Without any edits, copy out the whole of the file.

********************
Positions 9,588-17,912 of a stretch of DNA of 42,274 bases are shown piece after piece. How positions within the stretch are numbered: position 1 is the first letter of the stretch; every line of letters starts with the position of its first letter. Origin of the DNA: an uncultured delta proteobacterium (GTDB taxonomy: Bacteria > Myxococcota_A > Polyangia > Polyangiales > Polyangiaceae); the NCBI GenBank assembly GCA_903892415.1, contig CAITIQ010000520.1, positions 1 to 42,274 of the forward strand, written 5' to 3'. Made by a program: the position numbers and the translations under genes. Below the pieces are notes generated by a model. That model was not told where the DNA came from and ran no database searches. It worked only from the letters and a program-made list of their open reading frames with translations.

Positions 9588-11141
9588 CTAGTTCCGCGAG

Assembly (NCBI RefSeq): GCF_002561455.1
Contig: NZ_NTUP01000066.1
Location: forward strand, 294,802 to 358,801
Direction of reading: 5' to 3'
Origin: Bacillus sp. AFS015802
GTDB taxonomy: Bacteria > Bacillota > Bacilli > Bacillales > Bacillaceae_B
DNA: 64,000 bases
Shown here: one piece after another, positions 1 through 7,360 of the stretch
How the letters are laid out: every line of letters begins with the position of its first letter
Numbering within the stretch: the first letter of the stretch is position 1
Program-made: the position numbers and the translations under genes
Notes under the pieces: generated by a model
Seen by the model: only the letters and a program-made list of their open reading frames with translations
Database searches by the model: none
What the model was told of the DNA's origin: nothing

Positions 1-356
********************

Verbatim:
Positions 9,588-17,912 of a stretch of DNA of 42,274 bases are shown piece after piece. How positions within the stretch are numbered: position 1 is the first letter of the stretch; every line of letters starts with the position of its first letter. Origin of the DNA: an uncultured delta proteobacterium (GTDB taxonomy: Bacteria > Myxococcota_A > Polyangia > Polyangiales > Polyangiaceae); the NCBI GenBank assembly GCA_903892415.1, contig CAITIQ010000520.1, positions 1 to 42,274 of the forward strand, written 5' to 3'. Made by a program: the position numbers and the translations under genes. Below the pieces are notes generated by a model. That model was not told where the DNA came from and ran no database searches. It worked only from the letters and a program-made list of their open reading frames with translations.

Positions 9588-11141
9588 CTAGTTCCGCGAG

Assembly (NCBI RefSeq): GCF_002561455.1
Contig: NZ_NTUP01000066.1
Location: forward strand, 294,802 to 358,801
Direction of reading: 5' to 3'
Origin: Bacillus sp. AFS015802
GTDB taxonomy: Bacteria > Bacillota > Bacilli > Bacillales > Bacillaceae_B
DNA: 64,000 bases
Shown here: one piece after another, positions 1 through 7,360 of the stretch
How the letters are laid out: every line of letters begins with the position of its first letter
Numbering within the stretch: the first letter of the stretch is position 1
Program-made: the position numbers and the translations under genes
Notes under the pieces: generated by a model
Seen by the model: only the letters and a program-made list of their open reading frames with translations
Database searches by the model: none
What the model was told of the DNA's origin: nothing

Positions 1-356